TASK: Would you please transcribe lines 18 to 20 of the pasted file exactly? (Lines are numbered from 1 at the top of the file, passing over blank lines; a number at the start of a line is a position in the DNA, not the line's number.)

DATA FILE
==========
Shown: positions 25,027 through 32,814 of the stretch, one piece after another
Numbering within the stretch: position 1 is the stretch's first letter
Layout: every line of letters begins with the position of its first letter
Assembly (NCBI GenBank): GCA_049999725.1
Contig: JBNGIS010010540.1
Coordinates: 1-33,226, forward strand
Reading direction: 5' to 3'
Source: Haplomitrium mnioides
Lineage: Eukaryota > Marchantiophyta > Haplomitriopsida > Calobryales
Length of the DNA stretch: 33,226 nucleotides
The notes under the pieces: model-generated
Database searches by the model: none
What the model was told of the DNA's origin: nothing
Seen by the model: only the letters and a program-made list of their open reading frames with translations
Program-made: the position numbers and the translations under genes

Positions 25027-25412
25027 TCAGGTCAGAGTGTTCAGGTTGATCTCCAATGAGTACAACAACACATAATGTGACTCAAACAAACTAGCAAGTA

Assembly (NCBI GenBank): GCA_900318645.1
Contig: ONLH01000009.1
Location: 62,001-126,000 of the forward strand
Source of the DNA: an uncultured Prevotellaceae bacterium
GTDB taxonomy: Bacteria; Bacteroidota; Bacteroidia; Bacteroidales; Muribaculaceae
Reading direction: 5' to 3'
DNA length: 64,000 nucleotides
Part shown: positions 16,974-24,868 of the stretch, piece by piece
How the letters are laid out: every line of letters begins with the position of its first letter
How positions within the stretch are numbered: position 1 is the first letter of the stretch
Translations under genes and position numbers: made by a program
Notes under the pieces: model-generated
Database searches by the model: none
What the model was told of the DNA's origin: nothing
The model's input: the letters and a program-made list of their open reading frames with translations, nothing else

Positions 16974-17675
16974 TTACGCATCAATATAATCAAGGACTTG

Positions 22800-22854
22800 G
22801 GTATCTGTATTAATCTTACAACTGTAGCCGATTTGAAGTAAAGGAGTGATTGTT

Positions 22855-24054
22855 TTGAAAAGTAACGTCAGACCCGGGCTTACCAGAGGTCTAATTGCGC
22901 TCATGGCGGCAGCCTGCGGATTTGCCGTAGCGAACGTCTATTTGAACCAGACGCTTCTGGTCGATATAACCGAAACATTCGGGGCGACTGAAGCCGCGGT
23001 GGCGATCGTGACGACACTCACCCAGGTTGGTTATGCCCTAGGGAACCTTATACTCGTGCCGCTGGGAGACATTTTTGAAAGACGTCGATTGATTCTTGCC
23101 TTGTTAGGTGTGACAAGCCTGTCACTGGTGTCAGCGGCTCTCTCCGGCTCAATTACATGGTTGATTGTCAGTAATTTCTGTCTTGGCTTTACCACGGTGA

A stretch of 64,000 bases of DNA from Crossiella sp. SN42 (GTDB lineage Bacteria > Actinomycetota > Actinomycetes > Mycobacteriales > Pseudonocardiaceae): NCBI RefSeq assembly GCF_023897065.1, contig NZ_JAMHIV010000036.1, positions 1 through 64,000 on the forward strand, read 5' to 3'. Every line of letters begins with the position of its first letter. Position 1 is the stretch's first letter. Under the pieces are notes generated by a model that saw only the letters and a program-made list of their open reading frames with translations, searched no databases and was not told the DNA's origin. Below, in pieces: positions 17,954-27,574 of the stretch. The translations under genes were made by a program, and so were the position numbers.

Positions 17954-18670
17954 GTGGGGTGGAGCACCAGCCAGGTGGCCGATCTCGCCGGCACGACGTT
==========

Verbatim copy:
Assembly (NCBI GenBank): GCA_900318645.1
Contig: ONLH01000009.1
Location: 62,001-126,000 of the forward strand